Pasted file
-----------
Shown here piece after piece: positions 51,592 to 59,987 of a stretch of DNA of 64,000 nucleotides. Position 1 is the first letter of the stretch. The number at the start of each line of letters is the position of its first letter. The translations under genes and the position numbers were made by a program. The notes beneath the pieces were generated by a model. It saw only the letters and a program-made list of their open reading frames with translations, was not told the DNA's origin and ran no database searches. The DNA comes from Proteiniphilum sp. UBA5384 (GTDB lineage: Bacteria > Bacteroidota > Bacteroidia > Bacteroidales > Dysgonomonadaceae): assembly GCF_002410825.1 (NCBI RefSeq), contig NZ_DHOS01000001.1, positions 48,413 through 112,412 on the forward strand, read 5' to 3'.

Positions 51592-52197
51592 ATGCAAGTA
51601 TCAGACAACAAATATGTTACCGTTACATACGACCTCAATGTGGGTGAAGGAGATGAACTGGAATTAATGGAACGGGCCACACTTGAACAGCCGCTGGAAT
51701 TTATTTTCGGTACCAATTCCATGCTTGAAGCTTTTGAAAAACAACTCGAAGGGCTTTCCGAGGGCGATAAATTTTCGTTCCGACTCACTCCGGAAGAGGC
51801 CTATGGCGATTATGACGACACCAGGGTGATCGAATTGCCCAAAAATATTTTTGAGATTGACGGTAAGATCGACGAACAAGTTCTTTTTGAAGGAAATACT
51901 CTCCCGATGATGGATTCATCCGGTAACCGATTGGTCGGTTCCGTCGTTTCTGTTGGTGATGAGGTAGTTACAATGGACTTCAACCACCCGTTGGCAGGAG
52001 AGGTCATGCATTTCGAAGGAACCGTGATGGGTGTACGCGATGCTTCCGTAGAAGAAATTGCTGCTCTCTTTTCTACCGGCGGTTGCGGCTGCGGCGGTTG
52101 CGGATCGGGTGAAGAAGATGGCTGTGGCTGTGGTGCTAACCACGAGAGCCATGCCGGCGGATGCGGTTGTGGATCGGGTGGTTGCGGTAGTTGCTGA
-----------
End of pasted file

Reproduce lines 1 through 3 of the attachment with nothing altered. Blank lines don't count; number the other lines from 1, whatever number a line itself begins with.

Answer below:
Shown here piece after piece: positions 51,592 to 59,987 of a stretch of DNA of 64,000 nucleotides. Position 1 is the first letter of the stretch. The number at the start of each line of letters is the position of its first letter. The translations under genes and the position numbers were made by a program. The notes beneath the pieces were generated by a model. It saw only the letters and a program-made list of their open reading frames with translations, was not told the DNA's origin and ran no database searches. The DNA comes from Proteiniphilum sp. UBA5384 (GTDB lineage: Bacteria > Bacteroidota > Bacteroidia > Bacteroidales > Dysgonomonadaceae): assembly GCF_002410825.1 (NCBI RefSeq), contig NZ_DHOS01000001.1, positions 48,413 through 112,412 on the forward strand, read 5' to 3'.

Positions 51592-52197
51592 ATGCAAGTA